Canadian Cyclist


May 10/02 10:37 am - Snow Summit XC #1 Women's Results and Men's Story

Posted by Editor on 05/10/02

Norba National XC #1 - Snow Summit, California

1 Jimena Florit (USA) RLX-Polosport 35 km in 1:58:58
2 Alison Dunlap (USA) Luna Women at 2:42
3 Mary Grigson (Aus) Subaru-Gary Fisher 3:49
4 Shonny Vanlandingham (USA) Sobe-Cannondale 4:05
5 Susy Pryde (NZL) Velo Bella 5:30
6 Lanie Mason (USA) Cane Creek 7:03
7 Susan Haywood (USA) Trek-VW 7:45
8 Mary McConnelough (USA) 8:32
9 Dara Marks (USA) Titus 8:40
10 Willow Koerber (USA) Cane Creek 8:45

12 Lesley Tomlinson (Can) Rocky Mountain 10:01
15 Trish Sinclair (Can) Gears Racing 11:57
16 Chrissy Redden (Can) Subaru-Gary Fisher 12:12
22 Kiara Bisaro (Can) Gears Racing 16:14

Report courtesy the organizers.

SNOW SUMMIT, Calif. (May 10, 2002) - As the defending series leader, the World Cup champion, and the World Cross Country Champion, Roland Green (Trek/Volkswagen) is always the favorite.

But at the opening round of the Chevy Trucks NORBA National Championship Mountain Bike Series, Green had to be more than a great racer; he had to be cobbler.

"My cleat came lose on my shoe on the second lap," said Green. "I had to stop and fix it. I lost about three minutes."

Green would stop, fix his shoe, and plow through nearly 30 riders to return to the lead. He would win with a 1:10 margin over the surprising Ziranda Madrigal (Turbo), who outsprinted Ryder Hesjedal (Subaru/Gary Fisher) for second. Geoff Kabush (Kona), who led on the third lap, outsprinted the top American, Jeremy Horgan-Kobelski (RLX Polo Sport), for fourth.

Green had watched the Madrigal, a 24-year-old Mexican, roar away, turning a 33-minute opening lap.

"I was feeling pretty good and from the beginning I thought the pace wasn't not so fast," said Madrigal. "I take my chance."

He calmly pushed forward and started the second lap with Hesjedal, Horgan-Kobelski and Kabush. Defending U.S. champion and two-time Snow Summit winner, Kirk Molday (SunRace/Santa Cruz) rode close behind with his young rival, Todd Wells (Mongoose).

Then things came apart. Madrigal pushed on alone; Molday crashed out; Hesjedal struggled; and Green found himself with a shoe off and his tools out.

"The tendency is to panic. You're at the front of a big race. And the win might be getting away from you but you've got to stay relaxed," said Green. "I just came back at my own pace. Within a lap I was right back at the front."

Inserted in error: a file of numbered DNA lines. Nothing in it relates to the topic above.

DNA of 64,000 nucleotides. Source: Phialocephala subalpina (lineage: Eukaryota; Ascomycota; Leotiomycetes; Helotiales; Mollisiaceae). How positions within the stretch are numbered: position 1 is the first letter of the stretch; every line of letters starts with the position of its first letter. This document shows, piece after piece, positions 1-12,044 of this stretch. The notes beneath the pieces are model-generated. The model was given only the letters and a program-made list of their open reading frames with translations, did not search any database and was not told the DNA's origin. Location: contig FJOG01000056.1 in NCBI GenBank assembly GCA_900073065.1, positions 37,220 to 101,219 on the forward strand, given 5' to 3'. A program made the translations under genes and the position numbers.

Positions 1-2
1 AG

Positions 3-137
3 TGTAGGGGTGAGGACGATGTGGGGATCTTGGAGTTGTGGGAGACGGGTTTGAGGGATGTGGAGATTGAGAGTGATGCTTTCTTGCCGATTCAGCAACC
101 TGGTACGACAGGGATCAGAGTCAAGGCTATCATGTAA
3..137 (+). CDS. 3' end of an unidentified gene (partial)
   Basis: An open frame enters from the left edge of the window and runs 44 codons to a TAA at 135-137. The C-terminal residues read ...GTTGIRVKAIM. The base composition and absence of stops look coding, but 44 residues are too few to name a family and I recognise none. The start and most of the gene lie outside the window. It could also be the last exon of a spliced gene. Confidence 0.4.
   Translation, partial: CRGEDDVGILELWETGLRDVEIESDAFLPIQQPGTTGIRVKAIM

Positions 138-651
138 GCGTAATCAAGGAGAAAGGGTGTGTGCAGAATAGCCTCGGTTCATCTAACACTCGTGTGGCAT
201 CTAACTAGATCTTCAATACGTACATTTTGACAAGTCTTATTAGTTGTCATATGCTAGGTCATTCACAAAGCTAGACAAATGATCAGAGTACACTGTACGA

Green returned to find his friend, Hesjedal with Madrigal and Kabush away. Hesjedal noted he wasn't waiting for Green, his training partner. "I don't know if it was strategy. I wasn't feeling all that well today. . . . Things were looking pretty bleak today and I lost contact there for a little while," said the tall Canadian.

By the start of the final lap, Green had harvested all the fugitives and started the climb with Hesjedal and Madrigal; Kabush and Horgan-Kobelski followed just 20 seconds behind. Then Green pulled the pin.

The World Champion dropped all and went clear. Madrigal, neared the top and dropped Hesjedal.

Green would pry open a minute on the final lap. Radio reports gave the crowd indications of a string of solo finishers. Green rolled in alone.

But then fireworks started and they got two fantastic sprints.

"Ziranda was climbing really well today. Last section of climbing he went over pretty decent," said Hesjedal, who descended his way back to contention. "You always have to think you've got a chance on the downhill. I just rode home. It just came back together and it turns into a road race there. I knew you had to get around that last corner in the lead I tried to come through on the inside."

Hesjedal stuck his front wheel into the rear of Madrigal's machine, but could not force himself through. Madrigal hung on for second.

"I've been watching him the last few years coming up and this course really suits him with all the climbing and the altitude," said Green. "Coming from Mexico at the front of the NORBA it's good representation for them."

The sprint for fourth proved equally thrilling as Horgan-Kobelski also tried to push through on Kabush. His inside dive proved nearly disastrous.

"I thought I might be able to get Kabush on the inside of that corner and, well, I hit the barrier pretty hard. I heard it clang; I don't know if anybody else did," said Horgan-Kobelski, who kept it up barely to finish fifth and the top American.

"Hopefully it will heal up by tomorrow," said the national short-track champion who missed his college graduation from the University of Colorado to race.


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